I had my first experience with the Fallston Community Pre-K registration "extravaganza" this week.
Extravaganza isn't my word, it's what the school's director, Jan Bracken, calls the Monday morning registration for the next school year. Another mom called it a "rite of passage."
Henry, my son, is in the two-day program this year, and I can't believe what he's learning. Out of the blue the other day in the car, he says, "Mom, camels like it where it's warm."
"Why, yes they do," I replied, caught a bit off-guard.
"And penguins like it where it's cold," he continued.
"Yes. Yes Henry, you're right. Where did you learn that?" I asked.
"At my school."
Every day is like that. He may not be telling me what he's learned in school, but when he comes out with comments like that, I know he's learning, absorbing every single morsel.
Because he's already enrolled at Fallston Pre-K, he is guaranteed a spot next year. But what class he's in isn't guaranteed, and that's where the extravaganza begins.
I wanted a specific class for Henry. It's what works best for us and what his dad and I think will be best for him. To ensure I got the class we wanted, which proved to be a pretty popular one, it meant having to get to the school pretty early Monday morning.
It really is self-imposed and the "frenzy" is really created by the parents, Bracken said. She's right. If I didn't care what class my son got, I wouldn't show up that early. But we all want what we think is best for our children, and it if means getting up at 3:30 on a Monday morning, we'll do it.
"Really, it speaks highly of the program," Bracken said.
So when I arrived at the school around 4:15 Monday, I was the 19th person to get there.
Fallston Pre-K has a volunteer, Dave Merow, who gets to the school super early to give out numbers as places in line. (He's also the school's volunteer bookkeeper.)
For Merow, it's a game, he said. Last year, he was turning off the lights in his car when the first parent arrived. This year, when he got there at 3:23, four parents were already there. He was super happy for that early in the morning as he offered hot coffee and cinnamon rolls and us parents our places in line.
(He kind of reminds me of my dad. He used to show up at the barber at 3 a.m. or so to be the first in line.)
Fortunately, we didn't have to stay there – I went home to get a few more hours' sleep, though I had a hard time falling back asleep – I was nervous about getting my class. I did eventually, and as long as I was back by 8 a.m., I still had my place in line.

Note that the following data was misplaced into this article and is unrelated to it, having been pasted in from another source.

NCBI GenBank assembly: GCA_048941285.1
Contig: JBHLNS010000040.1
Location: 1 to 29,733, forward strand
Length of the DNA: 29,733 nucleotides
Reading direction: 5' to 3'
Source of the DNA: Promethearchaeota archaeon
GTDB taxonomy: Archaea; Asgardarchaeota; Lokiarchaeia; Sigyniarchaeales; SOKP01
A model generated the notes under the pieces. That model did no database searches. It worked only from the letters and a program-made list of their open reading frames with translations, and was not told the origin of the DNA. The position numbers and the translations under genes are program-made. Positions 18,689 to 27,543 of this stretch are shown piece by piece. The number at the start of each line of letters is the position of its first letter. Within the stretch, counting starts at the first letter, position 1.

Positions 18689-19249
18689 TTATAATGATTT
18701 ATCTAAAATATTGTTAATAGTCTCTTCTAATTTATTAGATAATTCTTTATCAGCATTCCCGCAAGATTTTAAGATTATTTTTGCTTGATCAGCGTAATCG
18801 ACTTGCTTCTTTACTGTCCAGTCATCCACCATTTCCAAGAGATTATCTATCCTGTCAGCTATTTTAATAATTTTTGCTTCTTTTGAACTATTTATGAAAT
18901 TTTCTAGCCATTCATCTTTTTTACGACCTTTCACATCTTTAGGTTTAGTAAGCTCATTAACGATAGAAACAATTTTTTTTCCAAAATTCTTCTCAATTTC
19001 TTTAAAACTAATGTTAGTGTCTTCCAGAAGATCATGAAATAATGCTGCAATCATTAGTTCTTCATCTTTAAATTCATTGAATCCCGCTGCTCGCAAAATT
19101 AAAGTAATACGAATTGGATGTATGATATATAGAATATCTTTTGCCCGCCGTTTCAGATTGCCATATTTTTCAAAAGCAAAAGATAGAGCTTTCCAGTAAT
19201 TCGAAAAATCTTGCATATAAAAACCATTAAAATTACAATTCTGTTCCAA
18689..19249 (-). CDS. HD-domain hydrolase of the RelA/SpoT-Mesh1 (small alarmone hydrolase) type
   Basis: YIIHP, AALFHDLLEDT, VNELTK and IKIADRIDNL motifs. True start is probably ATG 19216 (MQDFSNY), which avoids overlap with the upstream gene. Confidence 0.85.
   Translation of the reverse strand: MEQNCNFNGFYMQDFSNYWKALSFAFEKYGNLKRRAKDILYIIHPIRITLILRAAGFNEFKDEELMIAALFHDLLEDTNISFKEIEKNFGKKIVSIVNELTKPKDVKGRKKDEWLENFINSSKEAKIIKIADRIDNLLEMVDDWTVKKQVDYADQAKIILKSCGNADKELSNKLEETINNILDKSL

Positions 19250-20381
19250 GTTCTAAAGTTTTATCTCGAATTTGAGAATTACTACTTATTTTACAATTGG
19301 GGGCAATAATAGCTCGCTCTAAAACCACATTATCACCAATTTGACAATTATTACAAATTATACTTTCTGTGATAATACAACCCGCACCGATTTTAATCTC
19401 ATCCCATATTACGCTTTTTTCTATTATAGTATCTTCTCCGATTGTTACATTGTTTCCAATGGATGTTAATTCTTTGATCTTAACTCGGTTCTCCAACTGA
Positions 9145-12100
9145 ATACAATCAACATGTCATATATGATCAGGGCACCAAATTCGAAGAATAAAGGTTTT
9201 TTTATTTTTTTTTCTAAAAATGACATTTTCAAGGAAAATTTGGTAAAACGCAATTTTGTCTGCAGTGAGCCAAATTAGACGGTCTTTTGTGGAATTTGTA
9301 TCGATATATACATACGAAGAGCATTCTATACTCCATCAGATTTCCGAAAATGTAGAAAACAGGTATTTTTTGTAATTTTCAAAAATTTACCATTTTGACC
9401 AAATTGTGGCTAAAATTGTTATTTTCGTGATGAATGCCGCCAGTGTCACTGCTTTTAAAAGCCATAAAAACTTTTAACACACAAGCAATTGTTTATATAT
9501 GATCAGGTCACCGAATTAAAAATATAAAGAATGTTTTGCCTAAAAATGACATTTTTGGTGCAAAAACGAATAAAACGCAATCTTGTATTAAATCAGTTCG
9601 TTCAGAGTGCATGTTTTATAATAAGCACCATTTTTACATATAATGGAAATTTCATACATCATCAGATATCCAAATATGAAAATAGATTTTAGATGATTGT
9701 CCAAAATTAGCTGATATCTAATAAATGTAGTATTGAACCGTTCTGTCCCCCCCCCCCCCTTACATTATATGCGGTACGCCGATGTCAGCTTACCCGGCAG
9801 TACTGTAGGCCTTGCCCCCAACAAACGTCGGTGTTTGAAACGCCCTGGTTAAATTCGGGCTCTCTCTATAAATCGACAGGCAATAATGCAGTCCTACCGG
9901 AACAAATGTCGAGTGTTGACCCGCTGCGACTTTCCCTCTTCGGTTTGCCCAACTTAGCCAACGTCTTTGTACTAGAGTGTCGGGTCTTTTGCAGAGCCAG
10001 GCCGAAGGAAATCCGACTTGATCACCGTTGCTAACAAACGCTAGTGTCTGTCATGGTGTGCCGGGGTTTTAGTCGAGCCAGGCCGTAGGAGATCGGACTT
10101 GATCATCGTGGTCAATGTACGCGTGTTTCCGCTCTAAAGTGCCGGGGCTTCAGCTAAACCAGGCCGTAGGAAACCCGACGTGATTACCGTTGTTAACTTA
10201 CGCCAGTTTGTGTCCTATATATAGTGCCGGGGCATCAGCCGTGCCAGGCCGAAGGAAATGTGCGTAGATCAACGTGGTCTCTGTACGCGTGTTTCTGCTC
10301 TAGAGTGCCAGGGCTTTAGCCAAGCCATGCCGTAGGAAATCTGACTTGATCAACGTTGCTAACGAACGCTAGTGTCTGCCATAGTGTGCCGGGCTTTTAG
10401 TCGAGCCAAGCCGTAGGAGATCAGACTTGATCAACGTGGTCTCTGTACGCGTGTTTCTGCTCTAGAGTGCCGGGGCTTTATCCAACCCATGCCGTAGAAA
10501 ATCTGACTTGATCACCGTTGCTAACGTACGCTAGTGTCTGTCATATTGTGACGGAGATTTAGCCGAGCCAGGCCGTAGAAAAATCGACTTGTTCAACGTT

Between 8 and 8:30, when registration started, the church sanctuary was packed with parents. It gave me a chance to talk with other parents, which I don't get to do often. So it was nice and relaxed. We compared notes on what numbers we were in line and discussed what classes we wanted.
My early arrival got me the class I wanted, three days a week, in the morning, but it was close – I was the 17th person to enroll my child in the class, which has a 20-student limit. Had I gotten there any later, Henry might not have gotten in. I was done before 9 and on my way home.
This process happens at pre-schools across the county. I have a friend who's planning to be in line at 2 a.m. to get her son into the class she wants, and I've heard dozens of stories about similar situations.
Pre-school seems much more intense than when I was there years and years ago. When I was in kindergarten, I had a word bank, and I was learning to recognize simple words. These days, children are expected to be able to read, or at least close to it, by the time they get to kindergarten.
Henry and Emily (she'll be in the parent-tot class next year) are going to the same pre-school I went to 35-plus years ago. When my mom was registering me and my brother, she recalled this week, she was in line at 6 a.m., doing for me and my brother what I'm doing now for my kids.
My friends, whose children have gone through the same program, have said their kids are more than prepared for kindergarten. That's all I can ask, and as long as I think getting up at 4 a.m. to get my spot in line to get what I think is best for my child, I'm going to do it. If we didn't care so much, we just wouldn't do it. And what kind of mom would that make me?Copyright © 2015, The Baltimore Sun